Baby raises her arms! This is not eating posture… this is… “WHEEEEEEEEEEE!… NOT fun” to Spoon while “it’s a little fun” for Fork. Through the air Spoon, Fork, and Stuffed Bunny fly, landing with a bump on the floor just as the alarmed Clock warns that Baby’s hungry. This is dire. How will Tiny Spoon and Little Fork get where they are so needed? They try shimmying, climbing, even having Bunny toss them. up, but they clatter back to earth every time.

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Image copyright Dan Abdo and Jason Patterson, 2022, text copyright Constance Lombardo, 2022. Courtesy of Hippo Park Books.

But Baby’s needs are more important than ranking themselves, and Spoon and Fork find a clever way to work together and propel them to the table top, where Baby reacts with glee and surprise and immediately snatches them—one in each tiny fist—so that Tiny Spoon can scoop up oatmeal and Little Fork can grab the scrambled eggs. And Baby? She can “nom nom nom nom nom…” 

Happily food-encrusted and content with a good meal satisfactorily relayed, Tiny Spoon and Little Fork congratulate each other. They don’t have much time to relax, though, as Baby snatches them up again and they take another airborne trip across the kitchen to…could it be?…the dishwasher!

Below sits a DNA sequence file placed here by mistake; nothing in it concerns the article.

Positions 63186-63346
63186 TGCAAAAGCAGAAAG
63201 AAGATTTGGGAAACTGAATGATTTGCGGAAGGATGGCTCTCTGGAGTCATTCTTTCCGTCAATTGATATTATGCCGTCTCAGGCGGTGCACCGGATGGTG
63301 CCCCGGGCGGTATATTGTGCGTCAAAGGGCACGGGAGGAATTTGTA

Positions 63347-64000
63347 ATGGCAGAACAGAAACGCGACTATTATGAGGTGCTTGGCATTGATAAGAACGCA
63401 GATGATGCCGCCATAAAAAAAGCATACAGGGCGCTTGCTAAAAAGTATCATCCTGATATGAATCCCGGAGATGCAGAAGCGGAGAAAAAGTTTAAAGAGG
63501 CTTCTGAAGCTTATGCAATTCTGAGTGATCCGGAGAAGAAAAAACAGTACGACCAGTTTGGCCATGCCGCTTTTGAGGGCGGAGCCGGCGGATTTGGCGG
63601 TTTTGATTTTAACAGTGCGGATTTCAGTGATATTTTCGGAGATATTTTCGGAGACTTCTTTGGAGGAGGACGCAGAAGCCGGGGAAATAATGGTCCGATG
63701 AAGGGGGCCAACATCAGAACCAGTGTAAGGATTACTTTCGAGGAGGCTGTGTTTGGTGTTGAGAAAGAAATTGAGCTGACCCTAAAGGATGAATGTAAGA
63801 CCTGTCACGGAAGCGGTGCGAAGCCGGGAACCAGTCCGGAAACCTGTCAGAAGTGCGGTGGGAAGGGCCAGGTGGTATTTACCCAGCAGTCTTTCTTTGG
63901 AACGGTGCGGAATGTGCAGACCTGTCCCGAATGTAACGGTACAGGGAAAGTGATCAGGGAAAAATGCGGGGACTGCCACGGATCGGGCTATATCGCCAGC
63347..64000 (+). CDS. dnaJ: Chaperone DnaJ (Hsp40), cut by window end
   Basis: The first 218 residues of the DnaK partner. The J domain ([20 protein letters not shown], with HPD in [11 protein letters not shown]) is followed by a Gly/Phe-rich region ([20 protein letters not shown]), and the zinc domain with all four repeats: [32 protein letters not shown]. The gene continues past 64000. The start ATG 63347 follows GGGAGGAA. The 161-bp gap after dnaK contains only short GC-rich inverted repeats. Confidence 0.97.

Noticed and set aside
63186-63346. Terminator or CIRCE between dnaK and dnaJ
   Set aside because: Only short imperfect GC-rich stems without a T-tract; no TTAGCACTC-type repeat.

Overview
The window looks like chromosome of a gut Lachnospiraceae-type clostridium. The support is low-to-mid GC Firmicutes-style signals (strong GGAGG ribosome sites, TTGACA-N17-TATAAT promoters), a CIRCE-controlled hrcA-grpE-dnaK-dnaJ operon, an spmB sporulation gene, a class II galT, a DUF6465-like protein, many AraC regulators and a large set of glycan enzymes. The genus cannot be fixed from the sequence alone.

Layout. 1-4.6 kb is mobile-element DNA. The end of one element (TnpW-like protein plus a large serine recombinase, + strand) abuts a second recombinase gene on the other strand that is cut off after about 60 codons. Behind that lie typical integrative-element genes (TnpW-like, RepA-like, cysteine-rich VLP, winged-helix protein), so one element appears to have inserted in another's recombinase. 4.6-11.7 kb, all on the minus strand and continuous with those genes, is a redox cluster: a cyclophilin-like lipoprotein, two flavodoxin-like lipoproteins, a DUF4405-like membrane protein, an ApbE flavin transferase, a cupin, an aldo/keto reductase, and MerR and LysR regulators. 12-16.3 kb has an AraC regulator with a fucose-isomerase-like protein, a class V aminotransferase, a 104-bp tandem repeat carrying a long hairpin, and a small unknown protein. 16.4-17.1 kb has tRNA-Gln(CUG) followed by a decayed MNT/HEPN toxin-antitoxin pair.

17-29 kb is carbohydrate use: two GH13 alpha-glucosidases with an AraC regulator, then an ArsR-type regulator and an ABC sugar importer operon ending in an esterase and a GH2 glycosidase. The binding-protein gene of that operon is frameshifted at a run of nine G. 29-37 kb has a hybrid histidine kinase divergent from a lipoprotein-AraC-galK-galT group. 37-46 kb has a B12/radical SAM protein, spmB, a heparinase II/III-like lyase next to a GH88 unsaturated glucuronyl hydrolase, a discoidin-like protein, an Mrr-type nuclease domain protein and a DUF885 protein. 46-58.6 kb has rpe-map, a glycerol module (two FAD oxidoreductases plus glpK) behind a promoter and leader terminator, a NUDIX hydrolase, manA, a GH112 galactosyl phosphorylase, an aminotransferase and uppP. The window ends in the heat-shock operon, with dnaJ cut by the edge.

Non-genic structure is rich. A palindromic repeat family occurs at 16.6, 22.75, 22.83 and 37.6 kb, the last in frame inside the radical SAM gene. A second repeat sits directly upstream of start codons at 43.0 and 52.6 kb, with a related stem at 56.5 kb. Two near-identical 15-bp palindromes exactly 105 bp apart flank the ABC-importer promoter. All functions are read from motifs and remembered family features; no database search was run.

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Image copyright Dan Abdo and Jason Patterson, 2022, text copyright Constance Lombardo, 2022. Courtesy of Hippo Park Books.

Constance Lombardo’s madcap romp will have kids laughing out loud as Tiny Spoon and Little Fork try to outdo each other and claim the title of Baby’s favorite utensil. The comical repartee between Spoon and Fork lends itself to dramatic readings that kids will love chiming in on. As Tiny Spoon and Little Fork realize that their responsibility to feed Baby transcends their competition, they work together to ensure Baby’s needs are met, providing a humorous lesson on teamwork and friendship.

Dan and Jason know just what kids think is funny, and they bring all their talent for visual silliness to this rollicking story. Tiny Spoon and Little Fork’s expressive faces that accentuate the competition between them, Clock’s frantic Bringggg-ing, hand waving and alert that “BABY WANTS BREAKFAST NOW!” and baby’s boisterous actions will make any child or older sibling laugh out loud. The vivid, comics-style illustrations, dramatic text, and non-stop action will have kids shouting “again, Again, AGAIN!” for these two tiny superheroes.

A rollicking story that’s pure fun for lively story times, Tiny Spoon vs. Little Fork is highly recommended. The book would be an often-asked-for favorite on home bookshelves and is sure to be in constant rotation at school and public libraries. If you’re looking for a gift for any child and especially an older sibling, you can’t go wrong with this book!

Ages 4 – 8

Hippo Park Books, 2022 | ISBN 978-1662640063

About the Author

Constance Lombardo is the author/illustrator of four books, including the three books in the Mr. Puffball series and the picture book, Everybody Says Meow, which was a 2020 Anna Dewdney Read Together Award Honor Book. Her passion for classic movies and classic comedy shines through in her work. She lives in Asheville, North Carolina. You can learn more about her books on her website and connect with her on Instagram and Twitter.